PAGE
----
After noting the distinction between pro forma and GAAP earnings in a Tuesday post, we ran across "Death of a Bond Insurer," in which BusinessWeek's David Henry and Matthew Goldstein shed some light on the role of accounting rules in the bond insurance business. Read it if you dare:
Here's another secret behind the mortgage mess: It turns out that Wall Street generally didn't buy insurance on subprime bonds to protect against default. Instead, many big banks used the policies to play one set of accounting rules against another.
Why would banks buy insurance on AAA securities, especially from ACA, which had only an A rating? That would be akin to homeowners at the top of the hill purchasing flood insurance from a company at the side of a river. If a flood did happen, the insurer wouldn't be around to pay any claims.
The explanation lies in the complexities of accounting rules. Both banks and insurance companies report earnings to investors under what's known as generally accepted accounting principles (GAAP). But insurers also follow another set of guidelines, used by state insurance regulators and applied in key areas by credit-rating agencies.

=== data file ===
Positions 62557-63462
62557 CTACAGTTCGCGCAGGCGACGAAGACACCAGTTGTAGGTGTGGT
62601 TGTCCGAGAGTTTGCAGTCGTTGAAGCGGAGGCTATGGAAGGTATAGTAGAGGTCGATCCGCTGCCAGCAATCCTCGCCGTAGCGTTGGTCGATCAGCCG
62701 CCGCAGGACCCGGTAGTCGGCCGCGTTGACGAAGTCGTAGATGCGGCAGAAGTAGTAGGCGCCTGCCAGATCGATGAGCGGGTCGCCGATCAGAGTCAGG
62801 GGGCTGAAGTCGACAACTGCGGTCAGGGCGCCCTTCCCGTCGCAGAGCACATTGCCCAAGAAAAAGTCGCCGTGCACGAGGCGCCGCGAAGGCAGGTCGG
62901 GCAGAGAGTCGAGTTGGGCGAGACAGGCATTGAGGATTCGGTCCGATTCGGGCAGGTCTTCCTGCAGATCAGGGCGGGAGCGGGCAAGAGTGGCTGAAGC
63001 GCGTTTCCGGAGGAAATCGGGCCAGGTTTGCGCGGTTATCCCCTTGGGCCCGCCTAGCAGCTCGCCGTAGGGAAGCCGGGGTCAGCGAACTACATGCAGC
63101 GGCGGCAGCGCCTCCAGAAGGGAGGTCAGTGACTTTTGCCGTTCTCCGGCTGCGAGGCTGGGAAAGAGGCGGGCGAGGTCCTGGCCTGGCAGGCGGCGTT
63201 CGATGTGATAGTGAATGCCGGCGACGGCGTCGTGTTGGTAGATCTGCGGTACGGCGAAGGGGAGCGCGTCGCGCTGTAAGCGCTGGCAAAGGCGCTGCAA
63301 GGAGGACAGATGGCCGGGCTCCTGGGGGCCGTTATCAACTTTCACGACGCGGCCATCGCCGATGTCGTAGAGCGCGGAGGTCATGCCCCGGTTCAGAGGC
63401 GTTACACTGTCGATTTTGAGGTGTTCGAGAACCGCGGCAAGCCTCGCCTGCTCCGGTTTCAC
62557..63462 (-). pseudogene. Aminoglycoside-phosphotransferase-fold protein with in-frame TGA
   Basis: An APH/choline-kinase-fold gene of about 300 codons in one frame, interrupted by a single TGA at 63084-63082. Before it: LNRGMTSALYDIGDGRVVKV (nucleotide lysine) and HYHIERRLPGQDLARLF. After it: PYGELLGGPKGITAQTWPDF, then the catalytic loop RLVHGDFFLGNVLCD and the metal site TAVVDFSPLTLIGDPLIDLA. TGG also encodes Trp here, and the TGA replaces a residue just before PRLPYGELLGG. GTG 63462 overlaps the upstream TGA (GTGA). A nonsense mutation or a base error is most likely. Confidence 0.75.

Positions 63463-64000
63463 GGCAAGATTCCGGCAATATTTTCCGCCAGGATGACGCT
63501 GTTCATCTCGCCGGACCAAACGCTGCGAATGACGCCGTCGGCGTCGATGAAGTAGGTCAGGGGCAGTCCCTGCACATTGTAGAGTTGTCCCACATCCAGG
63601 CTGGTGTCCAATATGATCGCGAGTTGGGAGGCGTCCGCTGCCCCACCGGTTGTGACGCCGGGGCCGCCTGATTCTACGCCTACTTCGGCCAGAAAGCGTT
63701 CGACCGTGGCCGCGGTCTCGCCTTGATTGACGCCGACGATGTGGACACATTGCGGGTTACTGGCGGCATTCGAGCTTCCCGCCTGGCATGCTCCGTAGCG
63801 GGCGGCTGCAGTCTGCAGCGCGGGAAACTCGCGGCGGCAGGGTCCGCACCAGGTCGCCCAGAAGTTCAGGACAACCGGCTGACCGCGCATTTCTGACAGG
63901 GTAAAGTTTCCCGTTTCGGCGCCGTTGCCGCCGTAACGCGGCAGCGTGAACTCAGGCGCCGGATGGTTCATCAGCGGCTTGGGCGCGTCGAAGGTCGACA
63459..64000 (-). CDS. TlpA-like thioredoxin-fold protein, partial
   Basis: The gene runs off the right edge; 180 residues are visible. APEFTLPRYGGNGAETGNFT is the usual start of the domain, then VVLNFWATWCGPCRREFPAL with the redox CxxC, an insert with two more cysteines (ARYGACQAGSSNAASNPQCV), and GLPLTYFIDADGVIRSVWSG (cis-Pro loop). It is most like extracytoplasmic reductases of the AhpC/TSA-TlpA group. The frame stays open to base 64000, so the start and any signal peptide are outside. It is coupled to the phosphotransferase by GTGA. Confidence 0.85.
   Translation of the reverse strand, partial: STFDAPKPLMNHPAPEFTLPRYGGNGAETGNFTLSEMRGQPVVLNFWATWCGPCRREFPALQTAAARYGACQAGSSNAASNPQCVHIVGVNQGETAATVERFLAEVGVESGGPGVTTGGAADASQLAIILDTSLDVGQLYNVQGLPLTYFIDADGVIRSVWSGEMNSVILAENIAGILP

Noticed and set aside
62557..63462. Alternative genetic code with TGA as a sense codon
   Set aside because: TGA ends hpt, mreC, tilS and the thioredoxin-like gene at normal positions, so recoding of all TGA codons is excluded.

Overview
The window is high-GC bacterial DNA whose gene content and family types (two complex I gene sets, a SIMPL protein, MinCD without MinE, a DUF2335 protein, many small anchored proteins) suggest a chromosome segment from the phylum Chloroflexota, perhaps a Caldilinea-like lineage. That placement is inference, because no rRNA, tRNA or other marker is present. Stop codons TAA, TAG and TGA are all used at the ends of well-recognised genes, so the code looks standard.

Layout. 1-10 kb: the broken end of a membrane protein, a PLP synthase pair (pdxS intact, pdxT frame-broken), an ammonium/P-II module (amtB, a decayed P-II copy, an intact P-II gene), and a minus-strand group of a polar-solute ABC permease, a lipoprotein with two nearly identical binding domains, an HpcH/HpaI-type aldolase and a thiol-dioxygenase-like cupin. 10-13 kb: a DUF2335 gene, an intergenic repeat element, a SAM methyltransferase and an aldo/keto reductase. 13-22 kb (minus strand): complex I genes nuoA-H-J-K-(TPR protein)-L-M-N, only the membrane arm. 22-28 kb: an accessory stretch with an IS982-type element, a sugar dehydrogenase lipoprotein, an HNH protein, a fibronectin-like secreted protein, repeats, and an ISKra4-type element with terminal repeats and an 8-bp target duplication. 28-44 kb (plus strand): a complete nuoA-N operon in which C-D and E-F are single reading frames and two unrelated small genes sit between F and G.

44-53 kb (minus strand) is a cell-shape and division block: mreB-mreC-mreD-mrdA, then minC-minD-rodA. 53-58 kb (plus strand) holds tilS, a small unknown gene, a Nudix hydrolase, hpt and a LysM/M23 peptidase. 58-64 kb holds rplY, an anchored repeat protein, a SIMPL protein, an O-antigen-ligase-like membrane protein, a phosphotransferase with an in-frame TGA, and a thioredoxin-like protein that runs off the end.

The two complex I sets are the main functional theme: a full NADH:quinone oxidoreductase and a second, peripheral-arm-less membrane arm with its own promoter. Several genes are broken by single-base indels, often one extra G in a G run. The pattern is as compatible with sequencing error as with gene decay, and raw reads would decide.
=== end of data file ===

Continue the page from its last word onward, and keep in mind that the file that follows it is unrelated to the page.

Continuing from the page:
In the case of CDO insurance--technically called credit default swaps--part of the appeal lies in the differences between the two accounting regimes. GAAP tends to require companies to value securities at prices in the market. Under those so-called mark-to-market rules, banks have to report losses on the investments each quarter even if they're only on paper. Insurance rules, by comparison, make firms only declare losses if it looks as if the bond is permanently damaged and they'll have to pay a claim.
Insurance turned out to be a sort of accounting arbitrage, allowing banks to take advantage of that different set of rules. By using it, they could offload the price risk to insurers' books to avoid suffering a hit to earnings if the bonds dropped in value. "Bond insurance was an accounting strategy," says former ACA chief Satz, now the founder of an online startup called BarterQuest. "It reduced banks' mark-to-market worries."
Welcome to the brave new world of structured finance.
David Henry and Matthew Goldstein, "Death of a Bond Insurer," BusinessWeek, April 3, 2008